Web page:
My name is James Murphy, but you can call me “MetaLawMan.”
I am a lawyer and I provide research, analysis and commentary on legal and business issues arising in the metaverse.
The focus of my legal career has been in the field of securities law.
In 2010, I started a law firm (Murphy & McGonigle) to represent clients in the securities and banking industries.
I recruited many talented lawyers from the SEC and CFTC, as well as a few former federal prosecutors.
In 2017, we pivoted toward representing emerging companies that were leveraging blockchain technology to disrupt the world of traditional finance.
I went “all in” on digital assets, learned everything I could, and eventually became an authority and lecturer on the topic of U.S. regulation of digital assets, including cryptocurrencies.
My law firm even got into mining Bitcoin! Our pivot toward blockchain disruptors paid off. Our clientele came to include most major crypto exchanges in the U.S. as well as blockchain infrastructure providers and gaming platforms.
By 2021, we had grown into offices in New York, Washington, D.C., Chicago and San Francisco.
We were honored when the law firm was recognized by US News/Best Lawyers in America as the “Law Firm of the Year” in Securities Regulation for 2021.
Along the way, I came to notice that brilliant young people around the world were dropping what they were doing to devote their full energies to metaverse projects.
So, I decided that I would take a deep dive into the metaverse to see what it was all about.
I quickly became convinced that the metaverse would eventually become enormously important to humanity.
So, I too dropped what I was doing, retired from my law firm, and decided to bring my legal perspective to developments in the metaverse. And that’s why MetaLawMan was born—to be a source for objective information and commentary on the fascinating, new legal and business issues that will arise as a consequence of the development of the metaverse.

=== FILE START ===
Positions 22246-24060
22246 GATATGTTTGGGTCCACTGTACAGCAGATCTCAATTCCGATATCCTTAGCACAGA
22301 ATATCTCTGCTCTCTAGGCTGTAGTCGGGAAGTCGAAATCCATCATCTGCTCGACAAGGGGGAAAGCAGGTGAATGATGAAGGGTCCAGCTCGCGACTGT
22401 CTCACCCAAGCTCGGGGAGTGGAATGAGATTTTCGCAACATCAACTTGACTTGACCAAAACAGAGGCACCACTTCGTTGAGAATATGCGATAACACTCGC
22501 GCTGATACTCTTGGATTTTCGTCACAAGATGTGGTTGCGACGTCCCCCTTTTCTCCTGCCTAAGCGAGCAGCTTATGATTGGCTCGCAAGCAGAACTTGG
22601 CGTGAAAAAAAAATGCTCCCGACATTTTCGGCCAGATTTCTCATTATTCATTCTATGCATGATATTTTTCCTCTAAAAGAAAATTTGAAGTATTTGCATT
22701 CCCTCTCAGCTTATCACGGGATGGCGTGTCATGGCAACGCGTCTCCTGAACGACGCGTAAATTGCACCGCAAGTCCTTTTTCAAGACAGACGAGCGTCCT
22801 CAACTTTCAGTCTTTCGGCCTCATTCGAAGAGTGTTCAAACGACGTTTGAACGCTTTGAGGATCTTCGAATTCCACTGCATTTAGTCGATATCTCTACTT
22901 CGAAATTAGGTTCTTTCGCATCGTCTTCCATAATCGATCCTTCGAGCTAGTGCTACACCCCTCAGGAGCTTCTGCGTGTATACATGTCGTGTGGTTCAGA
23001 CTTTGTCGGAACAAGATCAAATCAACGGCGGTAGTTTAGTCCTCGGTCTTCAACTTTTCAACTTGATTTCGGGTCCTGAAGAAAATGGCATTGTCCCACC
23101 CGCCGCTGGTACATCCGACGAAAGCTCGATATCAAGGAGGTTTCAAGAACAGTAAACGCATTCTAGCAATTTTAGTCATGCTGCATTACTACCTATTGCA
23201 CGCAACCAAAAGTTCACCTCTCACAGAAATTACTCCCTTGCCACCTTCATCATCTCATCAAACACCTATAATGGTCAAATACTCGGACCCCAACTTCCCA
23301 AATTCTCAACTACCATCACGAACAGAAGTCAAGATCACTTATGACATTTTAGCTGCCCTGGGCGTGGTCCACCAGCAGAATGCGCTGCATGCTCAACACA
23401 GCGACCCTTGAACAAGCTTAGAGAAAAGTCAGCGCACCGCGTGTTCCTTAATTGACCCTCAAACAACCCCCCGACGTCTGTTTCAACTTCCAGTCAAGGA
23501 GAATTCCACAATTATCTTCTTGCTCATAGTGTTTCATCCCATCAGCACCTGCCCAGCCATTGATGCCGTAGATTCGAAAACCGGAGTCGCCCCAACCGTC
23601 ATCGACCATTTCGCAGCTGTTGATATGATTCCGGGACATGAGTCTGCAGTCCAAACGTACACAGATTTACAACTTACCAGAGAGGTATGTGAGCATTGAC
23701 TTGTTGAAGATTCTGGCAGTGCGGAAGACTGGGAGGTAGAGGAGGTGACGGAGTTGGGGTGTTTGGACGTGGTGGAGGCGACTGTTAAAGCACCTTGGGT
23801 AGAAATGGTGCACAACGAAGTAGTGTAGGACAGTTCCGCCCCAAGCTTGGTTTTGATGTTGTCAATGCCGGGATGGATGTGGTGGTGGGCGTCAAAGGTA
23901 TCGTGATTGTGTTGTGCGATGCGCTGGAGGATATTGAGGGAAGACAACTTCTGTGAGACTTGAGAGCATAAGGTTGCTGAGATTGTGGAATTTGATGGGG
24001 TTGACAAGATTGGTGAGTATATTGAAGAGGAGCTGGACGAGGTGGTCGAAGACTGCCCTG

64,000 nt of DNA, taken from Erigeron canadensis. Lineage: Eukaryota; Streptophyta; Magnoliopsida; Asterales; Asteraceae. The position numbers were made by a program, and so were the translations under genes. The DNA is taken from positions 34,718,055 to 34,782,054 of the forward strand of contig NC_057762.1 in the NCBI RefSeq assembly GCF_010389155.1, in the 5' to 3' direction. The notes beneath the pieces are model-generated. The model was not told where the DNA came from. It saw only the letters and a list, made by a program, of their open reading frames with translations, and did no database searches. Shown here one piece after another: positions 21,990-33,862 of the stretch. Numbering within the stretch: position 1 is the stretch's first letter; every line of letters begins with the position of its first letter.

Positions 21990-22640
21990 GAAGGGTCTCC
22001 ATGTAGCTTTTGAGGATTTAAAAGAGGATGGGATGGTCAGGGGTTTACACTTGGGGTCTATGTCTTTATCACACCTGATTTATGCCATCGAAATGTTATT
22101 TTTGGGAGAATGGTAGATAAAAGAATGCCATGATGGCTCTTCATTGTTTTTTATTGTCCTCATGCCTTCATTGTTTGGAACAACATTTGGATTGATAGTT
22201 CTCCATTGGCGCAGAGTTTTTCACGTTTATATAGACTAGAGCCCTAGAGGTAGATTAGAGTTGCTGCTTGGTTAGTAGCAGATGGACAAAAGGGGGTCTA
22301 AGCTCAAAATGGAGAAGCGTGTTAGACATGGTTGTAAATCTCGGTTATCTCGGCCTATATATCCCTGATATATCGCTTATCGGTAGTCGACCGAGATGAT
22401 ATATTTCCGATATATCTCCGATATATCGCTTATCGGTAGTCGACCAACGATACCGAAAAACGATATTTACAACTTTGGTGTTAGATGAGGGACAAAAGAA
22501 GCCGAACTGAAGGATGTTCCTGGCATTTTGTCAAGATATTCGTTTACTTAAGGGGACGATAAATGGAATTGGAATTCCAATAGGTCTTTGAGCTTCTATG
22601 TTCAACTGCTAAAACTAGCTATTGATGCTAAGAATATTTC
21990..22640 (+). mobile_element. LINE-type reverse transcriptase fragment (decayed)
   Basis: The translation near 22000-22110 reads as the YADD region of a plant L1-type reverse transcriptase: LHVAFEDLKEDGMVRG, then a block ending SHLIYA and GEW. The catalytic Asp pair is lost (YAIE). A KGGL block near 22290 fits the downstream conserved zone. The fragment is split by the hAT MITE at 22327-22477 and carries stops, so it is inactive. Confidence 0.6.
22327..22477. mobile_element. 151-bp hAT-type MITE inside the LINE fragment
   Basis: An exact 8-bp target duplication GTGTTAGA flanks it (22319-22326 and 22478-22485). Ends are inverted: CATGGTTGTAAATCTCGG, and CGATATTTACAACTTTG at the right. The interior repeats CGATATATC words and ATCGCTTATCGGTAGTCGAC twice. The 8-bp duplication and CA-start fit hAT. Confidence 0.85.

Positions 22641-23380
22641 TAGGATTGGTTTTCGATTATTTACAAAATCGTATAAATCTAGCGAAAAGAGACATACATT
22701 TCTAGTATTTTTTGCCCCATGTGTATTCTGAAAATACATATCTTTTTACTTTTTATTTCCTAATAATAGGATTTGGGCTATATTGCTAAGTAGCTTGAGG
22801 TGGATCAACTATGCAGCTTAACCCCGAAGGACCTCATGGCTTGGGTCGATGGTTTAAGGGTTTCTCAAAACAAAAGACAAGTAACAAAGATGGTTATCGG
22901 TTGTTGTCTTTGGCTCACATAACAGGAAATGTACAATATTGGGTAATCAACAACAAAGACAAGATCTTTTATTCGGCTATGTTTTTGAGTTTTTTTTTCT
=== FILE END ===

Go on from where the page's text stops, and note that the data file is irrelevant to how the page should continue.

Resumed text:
MetaLawMan. I don’t provide legal advice. I am a lawyer–just not YOUR lawyer.
I would address the surprising rules governing metaverse projects that are buried in the terms of service.
When you enter a metaverse and check that little box that says “Agree,” you form a contract with the metaverse operator that establishes the rules governing your relationship with that metaverse–even though you probably didn’t read a word of it. MetaLawMan studied the terms of service for 82 metaverse projects, including the largest ones operating in the English language.
The results of that research are quite surprising. Little know fact: in many metaverses, you may not actually “own” that virtual asset NFT that you thought you bought. And you may have agreed that any dispute you may ever have with the metaverse operator will be litigated in Panama City, Panama or the British Territory of Gibraltar.
Something to think about before you deploy serious capital into a metaverse project–whether you are a hedge fund, a Fortune 500 company or an individual gamer.
So, my talk probably would fit in either bucket #4 commerce or #5 universal laws in the Metaverse?